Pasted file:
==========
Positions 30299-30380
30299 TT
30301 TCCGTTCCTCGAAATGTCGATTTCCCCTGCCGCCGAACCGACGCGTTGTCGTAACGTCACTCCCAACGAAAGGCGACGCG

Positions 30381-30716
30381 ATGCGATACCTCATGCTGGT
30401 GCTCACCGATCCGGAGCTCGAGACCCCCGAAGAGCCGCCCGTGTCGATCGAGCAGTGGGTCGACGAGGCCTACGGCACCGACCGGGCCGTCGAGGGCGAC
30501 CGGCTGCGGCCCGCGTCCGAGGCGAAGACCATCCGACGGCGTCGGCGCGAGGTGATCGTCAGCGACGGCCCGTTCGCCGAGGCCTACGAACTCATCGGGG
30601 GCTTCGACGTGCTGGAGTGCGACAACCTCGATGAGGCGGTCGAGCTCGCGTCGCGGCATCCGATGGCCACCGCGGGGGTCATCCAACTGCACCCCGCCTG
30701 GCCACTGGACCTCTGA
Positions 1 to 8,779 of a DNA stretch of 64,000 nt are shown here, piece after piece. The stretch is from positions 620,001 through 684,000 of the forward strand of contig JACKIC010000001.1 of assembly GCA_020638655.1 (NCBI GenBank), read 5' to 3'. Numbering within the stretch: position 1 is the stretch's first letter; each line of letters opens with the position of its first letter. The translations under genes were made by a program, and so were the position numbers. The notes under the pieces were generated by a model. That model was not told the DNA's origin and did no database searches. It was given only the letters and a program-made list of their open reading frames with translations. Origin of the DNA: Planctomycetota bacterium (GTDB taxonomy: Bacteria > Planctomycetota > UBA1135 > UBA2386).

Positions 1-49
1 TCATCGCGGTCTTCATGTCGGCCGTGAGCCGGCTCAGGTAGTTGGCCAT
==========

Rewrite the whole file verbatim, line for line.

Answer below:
Positions 30299-30380
30299 TT
30301 TCCGTTCCTCGAAATGTCGATTTCCCCTGCCGCCGAACCGACGCGTTGTCGTAACGTCACTCCCAACGAAAGGCGACGCG

Positions 30381-30716
30381 ATGCGATACCTCATGCTGGT
30401 GCTCACCGATCCGGAGCTCGAGACCCCCGAAGAGCCGCCCGTGTCGATCGAGCAGTGGGTCGACGAGGCCTACGGCACCGACCGGGCCGTCGAGGGCGAC
30501 CGGCTGCGGCCCGCGTCCGAGGCGAAGACCATCCGACGGCGTCGGCGCGAGGTGATCGTCAGCGACGGCCCGTTCGCCGAGGCCTACGAACTCATCGGGG
30601 GCTTCGACGTGCTGGAGTGCGACAACCTCGATGAGGCGGTCGAGCTCGCGTCGCGGCATCCGATGGCCACCGCGGGGGTCATCCAACTGCACCCCGCCTG
30701 GCCACTGGACCTCTGA
Positions 1 to 8,779 of a DNA stretch of 64,000 nt are shown here, piece after piece. The stretch is from positions 620,001 through 684,000 of the forward strand of contig JACKIC010000001.1 of assembly GCA_020638655.1 (NCBI GenBank), read 5' to 3'. Numbering within the stretch: position 1 is the stretch's first letter; each line of letters opens with the position of its first letter. The translations under genes were made by a program, and so were the position numbers. The notes under the pieces were generated by a model. That model was not told the DNA's origin and did no database searches. It was given only the letters and a program-made list of their open reading frames with translations. Origin of the DNA: Planctomycetota bacterium (GTDB taxonomy: Bacteria > Planctomycetota > UBA1135 > UBA2386).

Positions 1-49
1 TCATCGCGGTCTTCATGTCGGCCGTGAGCCGGCTCAGGTAGTTGGCCAT